Honda Motor increased its profit forecast for the year pointing out a more beneficial currency exchange rate, after posting an unexpected increase in quarterly revenues on the back of a weaker yen and strong demand in Asia.
Japan’s No. 3 automaker, however, is still having a hard time in its largest market, North America, that represent a third of its sales – where sedans, including Honda’s top sellers the Accord and the Civic, have fallen out of trend as drivers choose bigger models consisting of SUVs.
Making the scenario worse is a total slowdown in demand in the U.S. automobile market, the world’s second biggest following China, after years of growth that boosted revenues following the global monetary crisis.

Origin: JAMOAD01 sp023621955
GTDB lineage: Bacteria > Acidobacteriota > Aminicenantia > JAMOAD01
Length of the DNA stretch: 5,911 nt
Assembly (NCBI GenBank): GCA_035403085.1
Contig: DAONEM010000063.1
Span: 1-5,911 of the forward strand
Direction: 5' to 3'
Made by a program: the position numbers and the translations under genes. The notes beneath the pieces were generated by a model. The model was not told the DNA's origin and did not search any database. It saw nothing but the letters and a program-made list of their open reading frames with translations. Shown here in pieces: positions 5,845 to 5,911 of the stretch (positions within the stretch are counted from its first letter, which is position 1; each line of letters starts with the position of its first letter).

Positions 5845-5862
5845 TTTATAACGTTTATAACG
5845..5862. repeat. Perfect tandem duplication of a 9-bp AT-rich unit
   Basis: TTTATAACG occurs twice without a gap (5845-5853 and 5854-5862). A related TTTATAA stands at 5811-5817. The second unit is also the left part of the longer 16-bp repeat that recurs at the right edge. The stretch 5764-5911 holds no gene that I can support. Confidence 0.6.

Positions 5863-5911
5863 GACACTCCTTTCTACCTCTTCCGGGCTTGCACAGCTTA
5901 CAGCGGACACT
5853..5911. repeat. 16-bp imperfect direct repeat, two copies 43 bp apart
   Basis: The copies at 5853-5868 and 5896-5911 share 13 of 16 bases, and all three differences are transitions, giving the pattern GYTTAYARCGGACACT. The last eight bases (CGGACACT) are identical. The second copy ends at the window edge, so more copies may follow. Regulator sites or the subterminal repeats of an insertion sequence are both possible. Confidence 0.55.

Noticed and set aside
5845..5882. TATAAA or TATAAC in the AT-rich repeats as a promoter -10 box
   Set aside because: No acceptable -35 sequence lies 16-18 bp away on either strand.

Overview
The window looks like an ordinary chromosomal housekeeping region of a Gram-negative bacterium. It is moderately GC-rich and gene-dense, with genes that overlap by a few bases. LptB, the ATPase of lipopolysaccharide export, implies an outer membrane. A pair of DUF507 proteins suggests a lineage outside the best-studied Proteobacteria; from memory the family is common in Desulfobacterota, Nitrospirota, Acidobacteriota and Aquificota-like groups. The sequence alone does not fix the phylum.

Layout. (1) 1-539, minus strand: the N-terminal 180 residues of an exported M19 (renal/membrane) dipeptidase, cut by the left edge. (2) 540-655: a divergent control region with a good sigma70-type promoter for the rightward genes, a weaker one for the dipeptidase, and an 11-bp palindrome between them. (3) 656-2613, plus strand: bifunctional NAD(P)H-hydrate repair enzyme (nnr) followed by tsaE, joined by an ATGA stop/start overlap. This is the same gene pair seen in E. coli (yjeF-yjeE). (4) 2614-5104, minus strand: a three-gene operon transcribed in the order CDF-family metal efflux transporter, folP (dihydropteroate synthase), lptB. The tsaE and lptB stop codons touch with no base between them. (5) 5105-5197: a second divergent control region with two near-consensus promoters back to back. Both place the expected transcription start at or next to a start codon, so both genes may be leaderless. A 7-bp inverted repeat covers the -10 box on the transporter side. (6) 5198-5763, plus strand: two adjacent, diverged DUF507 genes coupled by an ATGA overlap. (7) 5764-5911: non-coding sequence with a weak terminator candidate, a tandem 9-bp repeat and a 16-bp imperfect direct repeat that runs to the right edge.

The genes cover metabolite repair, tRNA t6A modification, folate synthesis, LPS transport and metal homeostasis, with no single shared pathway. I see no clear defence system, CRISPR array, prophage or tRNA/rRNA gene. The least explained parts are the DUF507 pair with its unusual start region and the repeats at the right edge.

Honda’s sales in North America skidded 5.7 percent in the first quarter ended June, but this was balanced out by a 15.5 percent jump in sales in Asia, including China – which the automaker expects will become its biggest market this year.
The Civic sedan and the XR-V compact SUV design were important sellers in China. The country represented around 65 percent of all of Honda’s Asian sales.
Honda’s operating profit in the quarter edged up 0.9 percent to 269.2 billion yen, against an estimate for a drop to 230.43 billion from 7 experts polled by Thomson Reuters.
For the year to March, Honda now hopes an operating revenue of 725 billion yen ($6.57 billion), against 705 billion yen that was anticipated earlier.